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Neurobiological correlates of avatar identification processing and emotional inhibitory control in internet gaming disorder

Dieter, Julia

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Abstract

Internet gaming disorder (IGD) is the most prevalent subcategory of internet addiction. It has been associated with self-concept deficits and related characteristics such as emotional as well as social competence deficits, increased social anxiety and a stronger identification with the own avatar (i.e. a graphical agent that often seems to be constructed according to gamers’ ideal). In addition, IGD seems to be linked with inhibitory control deficits, definable as impairments in the inhibition of reactions to irrelevant stimuli during the pursuit of cognitively represented goals. However, the neurobiological correlates of avatar compared to self and ideal-related identification processing as well as emotional inhibitory control in (socially) anxious contexts as potentially important factors in IGD development have not been explored yet.

The brain region of the left angular gyrus (AG) has been associated with self-identification from a third-person perspective in healthy controls and showed avatar-related hyperactivation in long-term online gamers during a task on self and avatar reflection in functional magnetic resonance imaging (fMRI). The dorsal anterior cingulate cortex (dACC) seems to be involved in the integration of negative affect and cognitive control. Based on these observations, internet gaming addicts were neurobiologically examined by means of fMRI with a focus on the left AG as well as the dACC while completing specific tasks and compared to non-addicted controls as well as social media addicts. Hereby, participants’ concepts of self, ideal and avatar were assessed with a reflection task asking for the evaluation of characteristics regarding the self, ideal and own avatar. Emotional inhibitory control in a socially anxious context was neurobiologically explored by means of an emotional Stroop task (EST) assessing the inhibition on socially anxious words compared to positive, negative and neutral word stimuli under parallel reaction time recording. In addition, the emotional inhibitory control at anxious stimuli was examined neuropsychologically by means of an affective Go/No-Go task (AGN). Besides, psychometric questionnaires assessing impulsivity, emotional competence and social anxiety were applied. Internet gaming addicts showed significantly higher levels of impulsivity, social anxiety and emotional competence deficits relative to non-addicted controls in psychometric measures. Neurobiologically, internet gaming addicts exhibited left AG hyperactivations during the reflection on their own avatar relative to self and ideal reflection within their group as well as compared to non-addicted controls. In the EST, internet gaming addicts had longer reaction times during the inhibition on socially anxious compared to positive and negative words as well as compared to positive, negative and neutral words together. During the latter comparison, internet gaming addicts neurobiologically showed significant hypoactivations in the left middle and superior temporal gyrus (MTG and STG), which was also significantly lower relative to social media addicts. Functional alterations in the dACC were not observed. Neuropsychologically, no significant differences in emotional inhibitory control at anxious stimuli between internet gaming addicts and non-addicted controls were detected by means of the AGN. In summary, the virtually concretized avatar might replace the rather abstract ideal in IGD as a construct to identify with. The need for such a construct might arise from the urge to compensate dissatisfaction with the own person as a facet of self-concept deficits. The MTG and STG have previously been associated with the retrieval of words or expressions during communication, social perception and emotion regulation (based on a study in social anxiety disorder). The present finding of these regions’ hypoactivation in relation to socially anxious stimuli might indicate that 1) socially anxious words are less retrievable from the semantic storage of internet gaming addicts than positive, negative or neutral words, 2) in IGD, emotional inhibitory control in the socially anxious context is represented by brain regions involved in the processing of social information (such as the MTG and STG) and that 3) internet gaming addicts have deficiencies in the cognitive regulation of emotions as well as in the processing of social information, with the MTG and STG hypoactivation during socially anxious word blocks possibly serving as a neurobiological correlate of IGD-related social and emotional competence deficits as facets of self-concept impairments.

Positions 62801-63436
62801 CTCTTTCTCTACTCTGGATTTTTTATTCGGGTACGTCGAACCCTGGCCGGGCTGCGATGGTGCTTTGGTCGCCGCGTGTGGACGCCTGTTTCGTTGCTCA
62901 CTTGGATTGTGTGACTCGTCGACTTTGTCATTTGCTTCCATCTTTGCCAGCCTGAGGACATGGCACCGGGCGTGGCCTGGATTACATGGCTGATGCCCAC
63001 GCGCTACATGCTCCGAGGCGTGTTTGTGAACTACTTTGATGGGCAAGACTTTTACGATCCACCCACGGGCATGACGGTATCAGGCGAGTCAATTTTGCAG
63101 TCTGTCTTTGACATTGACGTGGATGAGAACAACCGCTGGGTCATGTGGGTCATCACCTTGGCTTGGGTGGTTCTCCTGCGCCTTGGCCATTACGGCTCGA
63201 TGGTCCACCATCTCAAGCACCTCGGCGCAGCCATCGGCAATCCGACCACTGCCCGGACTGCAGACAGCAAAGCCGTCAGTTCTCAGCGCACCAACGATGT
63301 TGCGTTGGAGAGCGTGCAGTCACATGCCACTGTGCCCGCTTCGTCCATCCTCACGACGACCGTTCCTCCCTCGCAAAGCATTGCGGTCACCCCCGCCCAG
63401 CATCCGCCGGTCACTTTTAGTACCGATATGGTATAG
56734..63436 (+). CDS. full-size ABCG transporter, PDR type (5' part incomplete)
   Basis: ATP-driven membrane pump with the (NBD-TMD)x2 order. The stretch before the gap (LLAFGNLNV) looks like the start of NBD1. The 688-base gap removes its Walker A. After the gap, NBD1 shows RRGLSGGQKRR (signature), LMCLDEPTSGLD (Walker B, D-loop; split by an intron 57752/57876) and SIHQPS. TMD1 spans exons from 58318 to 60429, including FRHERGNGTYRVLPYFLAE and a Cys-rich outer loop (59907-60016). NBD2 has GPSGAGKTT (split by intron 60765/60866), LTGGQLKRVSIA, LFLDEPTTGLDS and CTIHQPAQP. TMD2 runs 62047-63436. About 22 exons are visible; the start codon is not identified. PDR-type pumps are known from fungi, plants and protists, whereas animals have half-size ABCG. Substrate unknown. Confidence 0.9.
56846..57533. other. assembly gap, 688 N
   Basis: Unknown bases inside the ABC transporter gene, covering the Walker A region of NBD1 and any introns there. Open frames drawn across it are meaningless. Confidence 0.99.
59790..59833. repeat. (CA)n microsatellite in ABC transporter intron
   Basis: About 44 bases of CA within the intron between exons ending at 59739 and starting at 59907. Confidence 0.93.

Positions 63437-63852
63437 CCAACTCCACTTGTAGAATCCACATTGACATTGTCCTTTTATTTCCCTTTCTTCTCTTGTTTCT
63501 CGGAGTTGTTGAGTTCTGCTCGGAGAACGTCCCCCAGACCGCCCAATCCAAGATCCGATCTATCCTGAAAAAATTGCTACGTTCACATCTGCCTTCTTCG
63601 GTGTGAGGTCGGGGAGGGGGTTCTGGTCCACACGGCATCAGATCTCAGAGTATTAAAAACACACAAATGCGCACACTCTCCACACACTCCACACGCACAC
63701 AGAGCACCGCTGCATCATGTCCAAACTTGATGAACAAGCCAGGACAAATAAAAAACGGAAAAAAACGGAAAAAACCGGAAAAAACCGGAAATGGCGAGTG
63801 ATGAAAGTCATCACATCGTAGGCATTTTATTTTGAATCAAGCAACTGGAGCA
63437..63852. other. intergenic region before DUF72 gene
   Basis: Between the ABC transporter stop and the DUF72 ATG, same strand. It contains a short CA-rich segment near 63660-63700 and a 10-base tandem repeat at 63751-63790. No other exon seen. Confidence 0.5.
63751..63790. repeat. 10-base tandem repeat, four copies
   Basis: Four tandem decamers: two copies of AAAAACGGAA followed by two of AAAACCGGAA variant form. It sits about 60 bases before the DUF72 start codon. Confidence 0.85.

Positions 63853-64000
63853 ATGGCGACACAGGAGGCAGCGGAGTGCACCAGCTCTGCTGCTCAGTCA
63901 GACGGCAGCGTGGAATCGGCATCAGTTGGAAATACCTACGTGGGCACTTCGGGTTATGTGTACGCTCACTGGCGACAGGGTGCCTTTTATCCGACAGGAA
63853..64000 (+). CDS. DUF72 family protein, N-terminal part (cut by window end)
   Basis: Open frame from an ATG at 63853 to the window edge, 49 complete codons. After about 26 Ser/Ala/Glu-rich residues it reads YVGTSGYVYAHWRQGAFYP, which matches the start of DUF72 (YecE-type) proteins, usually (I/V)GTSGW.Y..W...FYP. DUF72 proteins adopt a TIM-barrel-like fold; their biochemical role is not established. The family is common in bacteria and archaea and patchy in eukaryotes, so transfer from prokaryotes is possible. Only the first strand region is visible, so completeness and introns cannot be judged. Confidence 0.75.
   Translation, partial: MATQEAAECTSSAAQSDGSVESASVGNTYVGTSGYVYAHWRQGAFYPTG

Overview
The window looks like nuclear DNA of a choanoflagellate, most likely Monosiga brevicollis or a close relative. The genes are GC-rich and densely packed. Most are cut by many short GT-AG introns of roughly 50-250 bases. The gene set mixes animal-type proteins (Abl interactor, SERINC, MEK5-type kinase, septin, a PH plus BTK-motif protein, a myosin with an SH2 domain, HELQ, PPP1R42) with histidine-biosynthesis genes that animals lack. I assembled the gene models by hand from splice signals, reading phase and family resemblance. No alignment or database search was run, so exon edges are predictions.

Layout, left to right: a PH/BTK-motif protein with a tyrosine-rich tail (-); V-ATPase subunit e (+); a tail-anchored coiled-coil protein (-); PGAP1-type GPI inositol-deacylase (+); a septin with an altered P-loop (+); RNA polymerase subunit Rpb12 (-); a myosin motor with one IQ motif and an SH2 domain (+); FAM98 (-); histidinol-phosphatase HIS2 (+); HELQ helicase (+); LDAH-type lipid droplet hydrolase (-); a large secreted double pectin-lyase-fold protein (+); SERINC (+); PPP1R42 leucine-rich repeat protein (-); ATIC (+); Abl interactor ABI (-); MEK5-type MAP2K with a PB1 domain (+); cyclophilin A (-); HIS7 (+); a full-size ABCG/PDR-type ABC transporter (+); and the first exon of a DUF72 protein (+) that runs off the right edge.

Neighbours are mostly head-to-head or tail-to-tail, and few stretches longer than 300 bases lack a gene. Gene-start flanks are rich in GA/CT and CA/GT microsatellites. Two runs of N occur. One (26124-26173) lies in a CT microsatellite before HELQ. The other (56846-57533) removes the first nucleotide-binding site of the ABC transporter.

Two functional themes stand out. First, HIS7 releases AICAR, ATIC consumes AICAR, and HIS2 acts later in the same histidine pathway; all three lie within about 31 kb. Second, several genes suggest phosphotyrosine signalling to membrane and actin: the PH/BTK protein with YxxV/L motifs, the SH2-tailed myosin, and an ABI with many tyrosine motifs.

Item Type: Dissertation
Supervisor: Mann, Prof. Dr. med. Karl
Date of thesis defense: 27 April 2017
Date Deposited: 15 Sep 2017 07:47
Date: 2017
Faculties / Institutes: Service facilities > Zentralinstitut für Seelische Gesundheit
Subjects: 150 Psychology
570 Life sciences
Controlled Keywords: Neuropsychologie, Neurobiologie
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